But if salvation is by faith, why would these people be judged according to their works?

It might sound backward to you. But think about it this way:

Christ died in their place and willingly took their punishment, but they chose to reject that gift. Now, they must face the justice that they have long deserved. Christ’s sacrifice does not cover their punishment because they didn’t accept it. So they are judged by their works.

For those of us who have struggled with all the evil that goes unpunished in this world now, we can be comforted that there will be justice.

Evil will be punished with what is known as “the second death” (Revelation 20:6, 14; 21:8).

How does God bring an end to sin and death forever?

God brings an end to sin and death by completely destroying them with fire on the earth (Revelation 20:9). He doesn’t do so out of anger against people, but out of a hatred for what sin does to His people. Because He longs for His people to be able to live in a perfect world again, sin must be destroyed—and all those who refuse to let go of it. Then, God will be able to recreate the earth (Revelation 21:1).

John 3:16 tells us that “God so loved the world that He gave His only begotten Son, that whoever believes in Him should not perish but have everlasting life” (NKJV).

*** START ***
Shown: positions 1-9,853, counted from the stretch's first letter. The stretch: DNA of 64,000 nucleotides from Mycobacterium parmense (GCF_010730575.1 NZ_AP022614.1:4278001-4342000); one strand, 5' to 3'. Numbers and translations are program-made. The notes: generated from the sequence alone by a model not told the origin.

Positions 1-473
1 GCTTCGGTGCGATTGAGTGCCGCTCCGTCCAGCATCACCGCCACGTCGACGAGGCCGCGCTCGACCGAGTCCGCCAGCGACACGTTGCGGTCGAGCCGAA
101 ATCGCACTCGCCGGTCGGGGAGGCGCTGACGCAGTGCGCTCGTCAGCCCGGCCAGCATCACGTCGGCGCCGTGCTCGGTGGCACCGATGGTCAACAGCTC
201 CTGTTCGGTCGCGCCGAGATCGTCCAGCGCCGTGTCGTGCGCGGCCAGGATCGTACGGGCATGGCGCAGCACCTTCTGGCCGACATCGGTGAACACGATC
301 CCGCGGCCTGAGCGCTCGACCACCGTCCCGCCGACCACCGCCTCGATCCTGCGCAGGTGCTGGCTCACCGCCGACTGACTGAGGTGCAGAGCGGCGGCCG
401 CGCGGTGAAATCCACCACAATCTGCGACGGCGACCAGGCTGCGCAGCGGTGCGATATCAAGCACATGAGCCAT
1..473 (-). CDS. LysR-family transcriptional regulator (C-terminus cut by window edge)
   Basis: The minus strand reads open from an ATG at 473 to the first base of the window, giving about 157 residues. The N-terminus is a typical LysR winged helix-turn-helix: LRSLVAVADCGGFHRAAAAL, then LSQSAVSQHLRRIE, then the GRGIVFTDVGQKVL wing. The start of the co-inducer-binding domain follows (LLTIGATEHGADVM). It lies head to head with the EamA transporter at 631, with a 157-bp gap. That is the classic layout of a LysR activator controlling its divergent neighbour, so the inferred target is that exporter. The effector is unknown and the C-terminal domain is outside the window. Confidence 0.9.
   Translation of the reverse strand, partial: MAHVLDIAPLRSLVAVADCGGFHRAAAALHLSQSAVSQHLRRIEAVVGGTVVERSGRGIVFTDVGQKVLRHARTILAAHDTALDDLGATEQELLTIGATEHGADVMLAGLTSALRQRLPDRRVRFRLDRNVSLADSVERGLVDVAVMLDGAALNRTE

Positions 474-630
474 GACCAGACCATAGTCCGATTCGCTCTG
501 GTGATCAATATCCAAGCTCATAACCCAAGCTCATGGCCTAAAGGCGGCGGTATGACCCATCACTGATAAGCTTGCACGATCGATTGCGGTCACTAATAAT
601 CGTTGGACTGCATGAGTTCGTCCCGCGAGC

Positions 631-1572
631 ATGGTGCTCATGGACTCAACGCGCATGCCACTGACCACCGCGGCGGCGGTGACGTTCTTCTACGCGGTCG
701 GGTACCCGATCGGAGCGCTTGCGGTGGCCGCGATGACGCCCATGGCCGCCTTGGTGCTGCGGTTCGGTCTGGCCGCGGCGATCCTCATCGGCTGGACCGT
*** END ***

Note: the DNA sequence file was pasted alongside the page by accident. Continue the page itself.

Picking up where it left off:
The contrast here is not between two forms of eternal life, one in heaven and one in hell. It’s between eternal life and perishing.

And “perish” means to die—to be destroyed. As we read in Revelation 20:9, the unbelievers are devoured by the fire.

Many passages in both the Old Testament and the New Testament repeat this idea:

“These shall be punished with everlasting destruction from the presence of the Lord and from the glory of His power” (2 Thessalonians 1:9, NKJV).

It is the destruction that is everlasting, not the act itself of destroying (Psalm 37:9; Philippians 3:19; Matthew 10:28). This means that God doesn’t torture people in hellfire forever.

In fact, God doesn’t even want to destroy anyone; it’s a strange act to Him (Isaiah 28:21). But sin can’t exist in the presence of God who is perfectly selfless and loving. That means that anyone who continues to cherish sin will no longer be able to exist either.

This punishment—“the second death” (Revelation 20:6, 14; 21:8)—is eternal.

So at the end of the millennium, after God’s people have had a thousand years in heaven to judge and reign with Christ, Satan and his followers will cease to exist.